The main difference between viscosity and friction is that Viscosity is a force that measures the internal resistance of a fluid to flow. Friction, on the other hand, is a force that resists motion when two surfaces come in contact.
The other significant difference is that viscosity is also known as internal friction, whereas, friction is known as external friction. Although they both are classified as resistive forces, they are totally opposite to each other. So, without wasting any time, let’s dive right in…!!!
10 Differences Between Viscosity and Friction
|Viscosity is a force that measures the internal resistance of a fluid to flow.
|Friction is a force that resists motion when two surfaces come in contact.
|Factors that affect viscosity are pressure, temperature, and molecular structure of the fluid.
|Factors that affect friction are the roughness of the surface in contact and the speed at which they move relative to each other.
|Viscosity is used as a property of fluids.
|Friction is used as a property of solids and fluids.
|Viscosity occurs due to the cohesive forces between the molecules of the fluid.
|Friction occurs due to the irregularities on the surfaces of two objects in contact.
|It is a scalar quantity
|It is a vector quantity.
|The symbol for viscosity is (η) eta.
|The symbol for friction is (μ) mu.
|Viscosity is measured using Viscometer.
|Friction is measured using the Friction coefficient.
|The SI unit of viscosity is Pa·s (Pascal second) or cP (centipoise).
|The SI unit of friction is Newton (N).
|It helps to determine the flow behavior of the fluids such as in pipelines or pumps.
|It helps to determine the efficiency of machines and the wear and tear on their moving parts.
|An example of viscosity is honey flows more slowly than water.
|An example of friction is car slows down when the brakes are applied.
What is Viscosity?
By definition, Viscosity is a force that measures the internal resistance of a fluid to flow. By knowing viscosity, we can easily determine the thickness and thinness of any given fluid.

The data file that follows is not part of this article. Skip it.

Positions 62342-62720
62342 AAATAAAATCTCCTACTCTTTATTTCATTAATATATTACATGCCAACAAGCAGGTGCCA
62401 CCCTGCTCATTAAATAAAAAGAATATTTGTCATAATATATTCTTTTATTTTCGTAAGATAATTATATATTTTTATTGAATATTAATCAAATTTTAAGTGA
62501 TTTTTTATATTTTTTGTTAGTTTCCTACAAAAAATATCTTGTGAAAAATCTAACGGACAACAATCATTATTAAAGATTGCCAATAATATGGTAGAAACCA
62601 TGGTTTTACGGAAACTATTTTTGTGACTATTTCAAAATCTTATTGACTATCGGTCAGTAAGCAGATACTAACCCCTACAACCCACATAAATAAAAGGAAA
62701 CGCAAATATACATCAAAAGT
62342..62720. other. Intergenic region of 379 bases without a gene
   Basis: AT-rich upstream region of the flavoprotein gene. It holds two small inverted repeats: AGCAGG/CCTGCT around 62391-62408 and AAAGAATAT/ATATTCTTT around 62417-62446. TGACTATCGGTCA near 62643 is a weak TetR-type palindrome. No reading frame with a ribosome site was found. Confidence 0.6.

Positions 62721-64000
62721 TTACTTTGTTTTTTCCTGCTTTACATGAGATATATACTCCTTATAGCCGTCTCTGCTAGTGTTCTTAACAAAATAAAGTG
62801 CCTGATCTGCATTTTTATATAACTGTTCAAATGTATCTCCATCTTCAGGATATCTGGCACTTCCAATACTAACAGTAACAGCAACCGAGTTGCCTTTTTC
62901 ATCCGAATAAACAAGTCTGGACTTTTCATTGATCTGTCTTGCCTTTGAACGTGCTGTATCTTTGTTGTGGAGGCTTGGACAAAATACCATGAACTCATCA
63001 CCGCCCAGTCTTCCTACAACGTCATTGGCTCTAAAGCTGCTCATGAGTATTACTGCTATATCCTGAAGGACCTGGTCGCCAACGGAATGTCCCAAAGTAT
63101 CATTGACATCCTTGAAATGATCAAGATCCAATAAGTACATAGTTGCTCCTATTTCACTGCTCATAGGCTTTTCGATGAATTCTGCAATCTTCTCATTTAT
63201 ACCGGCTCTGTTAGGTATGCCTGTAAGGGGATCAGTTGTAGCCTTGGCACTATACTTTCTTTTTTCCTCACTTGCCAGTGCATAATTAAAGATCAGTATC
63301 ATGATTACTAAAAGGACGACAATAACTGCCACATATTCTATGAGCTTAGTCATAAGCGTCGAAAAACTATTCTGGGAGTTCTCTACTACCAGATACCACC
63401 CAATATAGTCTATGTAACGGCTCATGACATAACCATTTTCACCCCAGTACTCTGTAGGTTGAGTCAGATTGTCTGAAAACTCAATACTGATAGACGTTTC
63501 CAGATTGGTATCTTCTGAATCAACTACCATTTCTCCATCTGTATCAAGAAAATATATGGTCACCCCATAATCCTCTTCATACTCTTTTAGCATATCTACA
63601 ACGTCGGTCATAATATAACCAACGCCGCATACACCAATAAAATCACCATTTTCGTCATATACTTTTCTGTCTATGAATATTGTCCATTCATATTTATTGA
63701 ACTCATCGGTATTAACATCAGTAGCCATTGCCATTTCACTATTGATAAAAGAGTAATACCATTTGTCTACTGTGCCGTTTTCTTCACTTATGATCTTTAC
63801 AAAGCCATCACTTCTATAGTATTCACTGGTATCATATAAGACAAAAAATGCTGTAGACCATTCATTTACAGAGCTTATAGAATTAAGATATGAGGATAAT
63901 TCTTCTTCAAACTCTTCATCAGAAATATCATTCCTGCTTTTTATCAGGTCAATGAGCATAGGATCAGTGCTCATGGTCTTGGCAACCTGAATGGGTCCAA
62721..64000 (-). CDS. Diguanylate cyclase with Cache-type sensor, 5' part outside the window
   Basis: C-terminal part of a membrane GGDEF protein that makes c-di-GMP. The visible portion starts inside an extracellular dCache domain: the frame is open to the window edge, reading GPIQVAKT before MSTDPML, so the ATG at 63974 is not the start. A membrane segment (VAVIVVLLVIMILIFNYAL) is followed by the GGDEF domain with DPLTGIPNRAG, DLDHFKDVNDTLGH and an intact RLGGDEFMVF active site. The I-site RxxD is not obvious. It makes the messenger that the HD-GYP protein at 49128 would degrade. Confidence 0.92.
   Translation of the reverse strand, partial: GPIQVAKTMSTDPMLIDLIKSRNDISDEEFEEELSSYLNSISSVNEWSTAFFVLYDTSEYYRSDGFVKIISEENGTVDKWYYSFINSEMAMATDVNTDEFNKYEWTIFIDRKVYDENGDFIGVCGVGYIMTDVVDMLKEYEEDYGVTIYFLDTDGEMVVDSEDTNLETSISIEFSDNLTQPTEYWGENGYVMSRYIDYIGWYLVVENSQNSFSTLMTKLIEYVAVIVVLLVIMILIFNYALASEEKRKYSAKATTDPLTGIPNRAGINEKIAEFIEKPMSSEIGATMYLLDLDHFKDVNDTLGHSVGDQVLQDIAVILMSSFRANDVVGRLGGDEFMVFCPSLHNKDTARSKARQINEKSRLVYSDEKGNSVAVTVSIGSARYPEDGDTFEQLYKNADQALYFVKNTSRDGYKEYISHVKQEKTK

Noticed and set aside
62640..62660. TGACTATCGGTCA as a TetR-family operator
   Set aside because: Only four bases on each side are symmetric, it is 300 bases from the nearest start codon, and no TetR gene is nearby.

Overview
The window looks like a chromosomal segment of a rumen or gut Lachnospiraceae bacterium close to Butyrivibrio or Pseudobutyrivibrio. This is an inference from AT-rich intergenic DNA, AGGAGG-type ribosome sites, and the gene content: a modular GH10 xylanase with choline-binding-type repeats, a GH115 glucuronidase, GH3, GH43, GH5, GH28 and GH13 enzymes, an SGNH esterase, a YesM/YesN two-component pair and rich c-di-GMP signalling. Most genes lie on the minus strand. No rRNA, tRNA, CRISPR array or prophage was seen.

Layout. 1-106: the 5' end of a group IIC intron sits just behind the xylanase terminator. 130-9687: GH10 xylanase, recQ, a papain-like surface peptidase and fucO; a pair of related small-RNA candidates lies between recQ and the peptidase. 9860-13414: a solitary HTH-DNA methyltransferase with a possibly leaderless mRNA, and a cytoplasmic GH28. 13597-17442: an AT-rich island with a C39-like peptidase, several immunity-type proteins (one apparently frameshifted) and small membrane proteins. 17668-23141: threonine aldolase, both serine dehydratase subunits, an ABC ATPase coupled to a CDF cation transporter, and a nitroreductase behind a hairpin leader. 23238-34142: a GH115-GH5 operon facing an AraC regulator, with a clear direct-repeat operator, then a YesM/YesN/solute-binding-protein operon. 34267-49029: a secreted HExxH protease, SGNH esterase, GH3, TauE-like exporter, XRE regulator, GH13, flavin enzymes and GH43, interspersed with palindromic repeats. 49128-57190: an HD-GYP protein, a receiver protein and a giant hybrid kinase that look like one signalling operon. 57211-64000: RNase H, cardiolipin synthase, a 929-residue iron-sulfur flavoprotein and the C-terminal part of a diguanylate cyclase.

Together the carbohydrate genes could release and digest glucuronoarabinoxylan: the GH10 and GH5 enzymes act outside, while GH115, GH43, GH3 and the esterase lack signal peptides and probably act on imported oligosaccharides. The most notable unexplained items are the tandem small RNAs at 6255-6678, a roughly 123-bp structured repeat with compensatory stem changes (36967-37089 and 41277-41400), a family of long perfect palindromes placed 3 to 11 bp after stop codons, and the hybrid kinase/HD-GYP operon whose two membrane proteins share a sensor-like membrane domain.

It is basically used to understand the effects on flow behavior such as whether the flow of the fluid is laminar or turbulent. Temperature, pressure, and shear rate are determining factors in terms of viscosity. In addition, Viscosity can be reduced by adding a thinner or heating the fluid.
Viscosity can be variable for different types of fluids. For example, Newtonian fluids have a constant viscosity regardless of the shear rate. Non-Newtonian fluids, on the other hand, have a variable viscosity depending on the shear rate.
Types of Viscosity
In general, there are two types of viscosity. These are Dynamic Viscosity and Kinematic Viscosity. By definition, Dynamic Viscosity is the measure of internal resistance of the fluid against the flow.
Whereas, kinematic viscosity is the ratio of dynamic viscosity to density. It is also known as Momentum Diffusivity. Mathematically, it is given by:
ν = Kinematic Viscosity
ρ = density of a fluid
μ = Dynamic Viscosity
Properties of Viscosity
Some of the properties of viscosity are:
- Viscosity decreases with an increase in temperature.
- Viscosity increases with an increase in pressure.
- Viscosity affects flow behavior
- Viscosity is a scalar quantity, etc.
Examples of Viscosity
Some of the examples of viscosity are:
- Milk has low viscosity
- Water has low viscosity
- Fruit juice has low viscosity
- Vegetable oil has a high viscosity
- Maple syrup has a high viscosity
- Honey has a high viscosity, etc.
What is Friction?
By definition, friction is a force that resists the motion when two surfaces come in contact. One can say that it simply opposes the motion between two surfaces when they are in contact. The reason behind the frictional forces is the roughness of the surfaces in contact.
By knowing friction, we can easily determine the efficiency of machines and the wear and tear on their moving parts. Friction, also known as external friction causes the generation of heat. This is the sole reason why lubrication or polish is used on surfaces that are in contact during motion.
Types of Friction
In general, there are four types of friction. These are static friction, sliding friction, rolling friction, and fluid friction.
- Static Friction is a type of frictional force that acts between two surfaces when they are at rest (static) with respect to each other.
- Sliding Friction is a type of frictional force that opposes the motion between two surfaces when they are sliding against each other.
- Rolling Friction is a type of frictional force that opposes the motion between two surfaces when they are rolling against each other.
- Fluid Friction is a type of frictional force that opposes the motion between the layers of the fluids when they are flowing relative to each other.
Properties of Friction
Some of the properties of Friction are:
- Friction acts in the opposite direction to the motion.
- Friction depends on the normal force and nature of the surfaces in contact.
- Friction generates heat and can cause wear and tear.
- Friction is a vector quantity, etc.
Examples of Friction
Some examples of friction include:
- When we walk
- When we write
- Application of brake on tire
- When we skate
- Flying of airplane
- Lighting a Matchstick, etc.
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